TILLAMOOK, Ore. (KOIN) — The Tillamook Rock Lighthouse is the subject of local folklore and tales of the dead, its secrets guarded by the treacherous seas surrounding its darkened doorways, battered walls and rusty tower.
The lighthouse, built in the middle of the ocean in 1880, also represents the perseverance of early pioneers and the dangers of trying to tame the rock it rests on.
You can only get to the “Terrible Tilly” by helicopter or boat, and once you reach it, you understand how dangerous life on the rock can be, and why people believe spirits still roam the grounds.
“I’ll still have people come in and they’ll say, ‘I saw people on the rock,'” historian Elaine Trucke, executive director of the Cannon Beach History Center and Museum, said.
Tillamook Rock is isolated, sitting about a mile off the Oregon coast. The Coast Guard will warn you not to head out there without being able to call for help.
Historians say the rock claimed its first victim in the late 1800s, before construction on the lighthouse began.
“One of the first surveyors that was trying to build the lighthouse was washed off the rock and they never found his body,” Trucke said.
Still, construction on the “Terrible Tilly” continued, and crews endured intense waves in pup tents until they finished the job. They tried and failed to prevent another tragedy when the ship The Lupatia sailed too close to the rock on a foggy night.
“They set a big bonfire and started yelling and screaming,” Trucke said. “The entire crew was lost, the only survivor was a dog.”
Construction of the lighthouse was finally complete in 1881, but Coast Guard members who staffed it, 4 at a time, had a tough commute: a wooden crane lifted people on and off the rock in what looked like a life ring with pants sewn onto them.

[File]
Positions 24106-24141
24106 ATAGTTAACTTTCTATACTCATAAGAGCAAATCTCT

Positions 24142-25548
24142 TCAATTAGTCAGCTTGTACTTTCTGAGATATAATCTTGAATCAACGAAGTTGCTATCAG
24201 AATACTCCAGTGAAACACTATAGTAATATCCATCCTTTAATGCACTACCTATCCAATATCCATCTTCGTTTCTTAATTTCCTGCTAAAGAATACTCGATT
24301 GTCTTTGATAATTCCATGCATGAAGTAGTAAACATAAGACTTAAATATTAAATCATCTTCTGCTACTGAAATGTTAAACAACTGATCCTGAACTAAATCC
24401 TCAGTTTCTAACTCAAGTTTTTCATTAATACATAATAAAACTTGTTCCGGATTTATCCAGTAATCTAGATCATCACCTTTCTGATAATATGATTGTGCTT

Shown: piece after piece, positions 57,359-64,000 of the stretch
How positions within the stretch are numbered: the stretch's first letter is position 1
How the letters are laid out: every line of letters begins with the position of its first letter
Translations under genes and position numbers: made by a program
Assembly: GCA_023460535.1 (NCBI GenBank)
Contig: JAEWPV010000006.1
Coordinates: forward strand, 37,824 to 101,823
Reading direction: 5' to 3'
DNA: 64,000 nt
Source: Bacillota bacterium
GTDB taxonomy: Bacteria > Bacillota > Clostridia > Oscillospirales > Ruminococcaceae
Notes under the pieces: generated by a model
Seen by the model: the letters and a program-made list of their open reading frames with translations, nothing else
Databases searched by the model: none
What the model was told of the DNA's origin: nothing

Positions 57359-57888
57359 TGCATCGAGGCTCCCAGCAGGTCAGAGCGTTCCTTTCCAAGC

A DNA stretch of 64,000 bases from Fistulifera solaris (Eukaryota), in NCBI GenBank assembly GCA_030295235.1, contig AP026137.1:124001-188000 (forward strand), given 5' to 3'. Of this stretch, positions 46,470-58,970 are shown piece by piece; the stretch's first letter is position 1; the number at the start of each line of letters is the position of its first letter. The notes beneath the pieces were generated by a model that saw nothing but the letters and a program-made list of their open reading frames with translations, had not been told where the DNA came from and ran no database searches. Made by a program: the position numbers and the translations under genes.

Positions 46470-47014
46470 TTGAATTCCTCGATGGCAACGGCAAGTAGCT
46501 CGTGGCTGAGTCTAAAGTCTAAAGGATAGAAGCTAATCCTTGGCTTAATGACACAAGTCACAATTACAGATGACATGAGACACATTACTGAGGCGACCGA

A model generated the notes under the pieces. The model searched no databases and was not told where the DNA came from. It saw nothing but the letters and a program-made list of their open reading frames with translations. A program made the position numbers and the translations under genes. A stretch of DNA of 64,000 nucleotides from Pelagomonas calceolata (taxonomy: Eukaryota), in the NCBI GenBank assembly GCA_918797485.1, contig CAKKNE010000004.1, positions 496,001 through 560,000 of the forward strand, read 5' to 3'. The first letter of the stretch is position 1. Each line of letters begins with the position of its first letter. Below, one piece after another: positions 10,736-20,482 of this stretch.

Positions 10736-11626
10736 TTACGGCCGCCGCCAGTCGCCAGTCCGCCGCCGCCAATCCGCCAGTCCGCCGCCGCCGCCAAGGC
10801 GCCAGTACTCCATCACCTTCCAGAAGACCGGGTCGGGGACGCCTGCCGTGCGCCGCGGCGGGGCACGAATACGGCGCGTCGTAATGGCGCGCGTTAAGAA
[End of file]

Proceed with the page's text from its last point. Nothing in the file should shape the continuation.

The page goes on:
Men passed the time by reading, cooking, playing jokes and weathering intense storms. Waves were reportedly so big, they would go over the top of the lighthouse.
The Coast Guard decommissioned the lighthouse in 1957, thanks to advancements in radar, but it didn’t stop the “Terrible Tilly” from claiming more lives. Trucke said someone was washed off a boat going around the lighthouse in 1964. His body was never found.
In the 1970s, a General Electric executive bought and repaired the lighthouse for use as a second home. Trucke said he spent only one night on the rock.
“He sold it about 2 days later,” she added.
After that, “Terrible Tilly’s” story took an unusual turn. State records show a group of investors led by local real estate broker Mimi Morissete bought the lighthouse for $50,000 in 1979. The group had plans to build a cemetery called “Eternity at Sea” where people paid around $1,200 for a space to store their ashes in a columbarium. Around 30 were inturred there, including Nola Eno Bailey.
“That’s how much she loved the ocean,” Bailey’s daughter, Jerry Jeffs, said.
At one point, Tricke said vandals got into the lighthouse and destroyed some of the urns, resulting in a lawsuit. The Oregon Mortuary and Cemetery Board also investigated, and ultimately denied the owner’s attempt to renew an already expiring operating certificate.
Drone video of the lighthouse provided by Geist View showed missing doors and an interior dirty from sea birds and battered by storms.
“I don’t want her sitting there in that awful place to tell the truth,” Jeffs said. “I wish she wasn’t there, you know, but I don’t know what to do about it.”
A number of complaints to Oregon’s Department of Justice followed as families asked for refunds, but getting remains back would be difficult for people like Jeffs. The rock is part of the Oregon Islands Refuge, and visiting is prohibited from March 15 – September 1 because of nesting birds. Trucke said sea lions can also be aggressive.
“I think they had forethought, but they didn’t realize how difficult it would be to get construction people out there to do restoration and maintain the building,” she said. “It’s this mysterious, beautiful lighthouse and it is just falling apart.”
Trucke said there’s not a lot anybody can do. Locals would like to see the “Terrible Tilly” restored, but the sea appears to be winning the battle to reclaim the rock.